Emeritus professor of electrical engineering and computer science was a former MIT vice president for special labs and first director of MIT's Security Studies Program.
Feb 12, 2015
Kateeva's YIELDjet system (pictured here) is a massive version of an inkjet printer. Large glass or plastic substrate sheets are placed on a long, wide platform. A head with custom nozzles moves back and forth, across the substrate, coating it with OLED and other materials.
Inkjet-printing system could enable mass-production of large-screen and flexible OLED displays.
Feb 12, 2015
A new system for crowdsourced video annotation could increase the educational value of instructional videos.
System recruits learners to annotate videos, increasing their educational value.
Feb 11, 2015
Jareth Holt, a graduate student in the Department of Earth, Atmospheric and Planetary Science
MIT graduate students brush up on the fundamentals of climate science and policy.
Feb 11, 2015
Engineered insulin could offer better diabetes control
Molecule stays in the bloodstream and is turned on when blood sugar levels are too high.
Feb 9, 2015
Professor Ioannis V. Yannas
MIT professor of polymer science and engineering recognized for inventing "artificial skin."
Feb 8, 2015
Nitrogen vacancy (NV) centers in diamond could potentially determine the structure of single protein molecules at room temperature. Here the NV center is 2 to 3 nanometers below the surface, and the protein molecule is placed above it.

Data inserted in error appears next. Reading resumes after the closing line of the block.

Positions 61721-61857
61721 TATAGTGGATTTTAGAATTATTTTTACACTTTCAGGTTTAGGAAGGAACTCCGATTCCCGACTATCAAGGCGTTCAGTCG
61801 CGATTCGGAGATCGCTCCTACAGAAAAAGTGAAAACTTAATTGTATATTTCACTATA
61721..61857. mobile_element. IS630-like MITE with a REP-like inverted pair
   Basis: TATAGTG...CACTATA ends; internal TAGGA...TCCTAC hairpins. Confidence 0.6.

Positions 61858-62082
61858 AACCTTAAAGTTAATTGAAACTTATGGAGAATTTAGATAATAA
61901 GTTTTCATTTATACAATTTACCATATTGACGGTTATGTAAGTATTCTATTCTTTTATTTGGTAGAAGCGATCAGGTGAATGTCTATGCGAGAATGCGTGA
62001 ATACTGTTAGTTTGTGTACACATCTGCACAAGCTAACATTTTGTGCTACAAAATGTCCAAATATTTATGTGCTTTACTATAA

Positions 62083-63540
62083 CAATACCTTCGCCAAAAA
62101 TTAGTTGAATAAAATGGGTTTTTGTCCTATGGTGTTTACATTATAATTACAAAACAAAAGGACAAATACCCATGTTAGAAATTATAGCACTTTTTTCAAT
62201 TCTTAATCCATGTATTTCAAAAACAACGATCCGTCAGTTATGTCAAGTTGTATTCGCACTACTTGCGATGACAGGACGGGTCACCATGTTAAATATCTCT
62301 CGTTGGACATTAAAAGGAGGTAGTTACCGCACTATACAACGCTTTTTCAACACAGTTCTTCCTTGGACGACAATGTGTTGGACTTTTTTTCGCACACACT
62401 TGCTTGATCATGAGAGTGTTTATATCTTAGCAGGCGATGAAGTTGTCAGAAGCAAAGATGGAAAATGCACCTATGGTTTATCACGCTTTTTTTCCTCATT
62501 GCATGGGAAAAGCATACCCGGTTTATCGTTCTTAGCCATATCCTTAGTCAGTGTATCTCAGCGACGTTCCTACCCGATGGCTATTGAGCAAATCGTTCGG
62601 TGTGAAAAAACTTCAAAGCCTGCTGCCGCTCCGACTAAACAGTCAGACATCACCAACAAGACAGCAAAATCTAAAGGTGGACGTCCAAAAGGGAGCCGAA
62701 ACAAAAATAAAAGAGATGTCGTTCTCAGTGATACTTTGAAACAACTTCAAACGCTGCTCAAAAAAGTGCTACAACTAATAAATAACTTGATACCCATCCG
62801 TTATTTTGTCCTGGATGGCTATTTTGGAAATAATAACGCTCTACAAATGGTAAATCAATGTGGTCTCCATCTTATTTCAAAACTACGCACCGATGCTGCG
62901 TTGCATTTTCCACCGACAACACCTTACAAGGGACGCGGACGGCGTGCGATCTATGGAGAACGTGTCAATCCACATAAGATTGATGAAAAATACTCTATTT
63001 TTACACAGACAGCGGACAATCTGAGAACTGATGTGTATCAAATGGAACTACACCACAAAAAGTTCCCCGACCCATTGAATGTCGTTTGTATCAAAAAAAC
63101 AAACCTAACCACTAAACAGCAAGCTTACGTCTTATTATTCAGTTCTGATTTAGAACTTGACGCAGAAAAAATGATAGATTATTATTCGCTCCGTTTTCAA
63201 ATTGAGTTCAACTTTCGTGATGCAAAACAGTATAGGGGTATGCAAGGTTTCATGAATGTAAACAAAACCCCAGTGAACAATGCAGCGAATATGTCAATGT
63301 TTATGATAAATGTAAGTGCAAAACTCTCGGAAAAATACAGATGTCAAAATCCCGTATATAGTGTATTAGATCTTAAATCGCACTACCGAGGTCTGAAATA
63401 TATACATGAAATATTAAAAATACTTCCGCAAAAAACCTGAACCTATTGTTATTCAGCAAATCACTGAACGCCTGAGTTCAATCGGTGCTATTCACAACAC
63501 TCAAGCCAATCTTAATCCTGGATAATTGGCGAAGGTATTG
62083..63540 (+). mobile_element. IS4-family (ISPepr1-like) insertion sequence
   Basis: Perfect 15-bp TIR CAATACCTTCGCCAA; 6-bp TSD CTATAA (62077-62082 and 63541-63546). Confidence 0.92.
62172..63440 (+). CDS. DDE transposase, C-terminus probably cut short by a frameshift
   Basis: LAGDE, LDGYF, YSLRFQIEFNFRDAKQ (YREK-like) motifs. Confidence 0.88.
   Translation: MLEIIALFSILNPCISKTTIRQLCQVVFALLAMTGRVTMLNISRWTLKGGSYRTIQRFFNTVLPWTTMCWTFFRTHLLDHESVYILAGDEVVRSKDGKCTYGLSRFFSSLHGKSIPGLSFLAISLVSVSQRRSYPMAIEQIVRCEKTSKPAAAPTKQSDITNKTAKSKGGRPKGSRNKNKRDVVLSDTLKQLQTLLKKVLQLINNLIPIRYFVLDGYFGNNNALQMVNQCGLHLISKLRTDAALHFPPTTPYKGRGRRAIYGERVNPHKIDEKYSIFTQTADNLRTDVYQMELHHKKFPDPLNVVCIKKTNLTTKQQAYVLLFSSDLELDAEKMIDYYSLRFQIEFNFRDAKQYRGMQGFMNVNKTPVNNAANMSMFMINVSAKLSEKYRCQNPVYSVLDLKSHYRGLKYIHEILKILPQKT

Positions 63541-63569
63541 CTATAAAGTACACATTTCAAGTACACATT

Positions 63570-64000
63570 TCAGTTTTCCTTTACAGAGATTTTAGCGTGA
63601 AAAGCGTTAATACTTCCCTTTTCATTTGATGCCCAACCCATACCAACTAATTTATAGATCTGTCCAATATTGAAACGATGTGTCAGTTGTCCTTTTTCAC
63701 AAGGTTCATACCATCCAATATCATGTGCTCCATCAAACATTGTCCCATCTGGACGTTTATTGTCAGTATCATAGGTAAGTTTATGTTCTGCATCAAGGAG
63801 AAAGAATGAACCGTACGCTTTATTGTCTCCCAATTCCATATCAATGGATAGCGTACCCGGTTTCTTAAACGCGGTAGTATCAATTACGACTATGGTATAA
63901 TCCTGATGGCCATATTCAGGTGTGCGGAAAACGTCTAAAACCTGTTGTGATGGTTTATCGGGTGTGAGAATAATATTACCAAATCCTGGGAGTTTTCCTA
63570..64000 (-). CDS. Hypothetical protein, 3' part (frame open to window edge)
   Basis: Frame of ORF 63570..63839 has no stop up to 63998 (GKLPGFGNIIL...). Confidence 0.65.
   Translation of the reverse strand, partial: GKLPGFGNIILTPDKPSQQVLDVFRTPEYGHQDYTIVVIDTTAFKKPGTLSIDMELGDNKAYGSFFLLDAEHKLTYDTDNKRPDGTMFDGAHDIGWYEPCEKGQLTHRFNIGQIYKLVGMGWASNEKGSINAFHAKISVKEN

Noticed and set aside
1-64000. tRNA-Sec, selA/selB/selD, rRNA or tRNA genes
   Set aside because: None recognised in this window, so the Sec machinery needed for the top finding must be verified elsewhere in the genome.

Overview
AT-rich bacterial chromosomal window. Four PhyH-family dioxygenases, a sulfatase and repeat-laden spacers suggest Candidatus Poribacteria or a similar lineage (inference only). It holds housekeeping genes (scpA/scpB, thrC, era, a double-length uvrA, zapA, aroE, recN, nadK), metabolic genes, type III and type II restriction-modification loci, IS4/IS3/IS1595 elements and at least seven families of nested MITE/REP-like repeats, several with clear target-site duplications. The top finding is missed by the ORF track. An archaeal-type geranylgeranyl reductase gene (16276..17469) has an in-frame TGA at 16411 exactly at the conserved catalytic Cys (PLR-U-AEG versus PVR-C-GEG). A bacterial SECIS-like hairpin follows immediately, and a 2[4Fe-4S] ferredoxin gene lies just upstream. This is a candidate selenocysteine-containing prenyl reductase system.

New technique could use tiny diamond defects to reveal unprecedented detail of molecular structures.
Feb 6, 2015
This human T cell (blue) is under attack by HIV (yellow), the virus that causes AIDS. The virus specifically targets T cells, which play a critical role in the body's immune response against invaders like bacteria and viruses.
Study yields insight into generating antibodies that target different strains of HIV.
Feb 6, 2015
This scanning electron micrograph shows a sample of metal that fractured due to hydrogen embrittlement. The colored patches show data acquired by electron backscatter diffraction, revealing the grain structure surrounding selected cracks. Such images help show the correlation between microstructure and hydrogen embrittlement, and are used to identify the features that lead to hydrogen-assisted fracture. (Enlarge to view animation)
Analysis shows certain crystal boundaries can enhance, or reduce, hydrogen’s damaging effects.
Feb 5, 2015
MIT's newly elected members of the National Academy of Engineering are Hari Balakrishnan, Sangeeta Bhatia, Emery N. Brown, and Anantha Chandrakasan (in upper row), and Eric D. Evans, Karen K. Gleason, L. Rafael Reif, and Daniela Rus (in lower row).
Eight from MIT elected to National Academy of Engineering
Feb 5, 2015
MIT researchers engineered liver-like cells that can be infected with several strains of the parasite that causes malaria, including Plasmodium falciparum (top row) and Plasmodium berghei (bottom row). The red stain reveals parasite infection.
Liver cells derived from stem cells can be infected with malaria and used to test potential drugs.
Feb 5, 2015